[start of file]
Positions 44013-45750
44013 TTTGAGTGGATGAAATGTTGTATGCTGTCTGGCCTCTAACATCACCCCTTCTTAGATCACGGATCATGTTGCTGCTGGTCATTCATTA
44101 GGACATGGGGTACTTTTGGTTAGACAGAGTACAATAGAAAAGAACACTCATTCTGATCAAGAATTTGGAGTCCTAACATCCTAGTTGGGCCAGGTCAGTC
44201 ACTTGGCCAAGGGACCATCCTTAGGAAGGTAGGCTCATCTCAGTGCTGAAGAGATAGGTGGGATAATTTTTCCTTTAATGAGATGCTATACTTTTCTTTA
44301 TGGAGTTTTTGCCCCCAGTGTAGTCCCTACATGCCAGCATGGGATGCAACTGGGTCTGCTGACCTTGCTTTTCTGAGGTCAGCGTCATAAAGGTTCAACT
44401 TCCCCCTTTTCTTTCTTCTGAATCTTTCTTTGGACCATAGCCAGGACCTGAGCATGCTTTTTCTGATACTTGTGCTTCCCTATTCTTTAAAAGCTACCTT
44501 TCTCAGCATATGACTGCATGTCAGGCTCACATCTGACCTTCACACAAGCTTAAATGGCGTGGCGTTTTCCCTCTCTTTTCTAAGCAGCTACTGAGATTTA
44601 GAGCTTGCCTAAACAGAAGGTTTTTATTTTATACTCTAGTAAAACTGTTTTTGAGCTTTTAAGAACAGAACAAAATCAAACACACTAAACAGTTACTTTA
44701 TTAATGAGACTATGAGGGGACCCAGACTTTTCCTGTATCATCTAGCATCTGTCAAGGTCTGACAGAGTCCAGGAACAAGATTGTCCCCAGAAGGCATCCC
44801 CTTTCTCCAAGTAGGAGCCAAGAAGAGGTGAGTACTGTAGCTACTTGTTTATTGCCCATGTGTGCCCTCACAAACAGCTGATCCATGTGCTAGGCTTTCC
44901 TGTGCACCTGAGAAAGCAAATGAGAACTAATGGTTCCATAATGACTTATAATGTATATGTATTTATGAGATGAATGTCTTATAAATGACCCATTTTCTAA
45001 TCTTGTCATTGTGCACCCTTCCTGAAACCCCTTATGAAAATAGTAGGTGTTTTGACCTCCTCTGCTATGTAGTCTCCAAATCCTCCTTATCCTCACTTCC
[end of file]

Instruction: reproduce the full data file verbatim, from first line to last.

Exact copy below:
Positions 44013-45750
44013 TTTGAGTGGATGAAATGTTGTATGCTGTCTGGCCTCTAACATCACCCCTTCTTAGATCACGGATCATGTTGCTGCTGGTCATTCATTA
44101 GGACATGGGGTACTTTTGGTTAGACAGAGTACAATAGAAAAGAACACTCATTCTGATCAAGAATTTGGAGTCCTAACATCCTAGTTGGGCCAGGTCAGTC
44201 ACTTGGCCAAGGGACCATCCTTAGGAAGGTAGGCTCATCTCAGTGCTGAAGAGATAGGTGGGATAATTTTTCCTTTAATGAGATGCTATACTTTTCTTTA
44301 TGGAGTTTTTGCCCCCAGTGTAGTCCCTACATGCCAGCATGGGATGCAACTGGGTCTGCTGACCTTGCTTTTCTGAGGTCAGCGTCATAAAGGTTCAACT
44401 TCCCCCTTTTCTTTCTTCTGAATCTTTCTTTGGACCATAGCCAGGACCTGAGCATGCTTTTTCTGATACTTGTGCTTCCCTATTCTTTAAAAGCTACCTT
44501 TCTCAGCATATGACTGCATGTCAGGCTCACATCTGACCTTCACACAAGCTTAAATGGCGTGGCGTTTTCCCTCTCTTTTCTAAGCAGCTACTGAGATTTA
44601 GAGCTTGCCTAAACAGAAGGTTTTTATTTTATACTCTAGTAAAACTGTTTTTGAGCTTTTAAGAACAGAACAAAATCAAACACACTAAACAGTTACTTTA
44701 TTAATGAGACTATGAGGGGACCCAGACTTTTCCTGTATCATCTAGCATCTGTCAAGGTCTGACAGAGTCCAGGAACAAGATTGTCCCCAGAAGGCATCCC
44801 CTTTCTCCAAGTAGGAGCCAAGAAGAGGTGAGTACTGTAGCTACTTGTTTATTGCCCATGTGTGCCCTCACAAACAGCTGATCCATGTGCTAGGCTTTCC
44901 TGTGCACCTGAGAAAGCAAATGAGAACTAATGGTTCCATAATGACTTATAATGTATATGTATTTATGAGATGAATGTCTTATAAATGACCCATTTTCTAA
45001 TCTTGTCATTGTGCACCCTTCCTGAAACCCCTTATGAAAATAGTAGGTGTTTTGACCTCCTCTGCTATGTAGTCTCCAAATCCTCCTTATCCTCACTTCC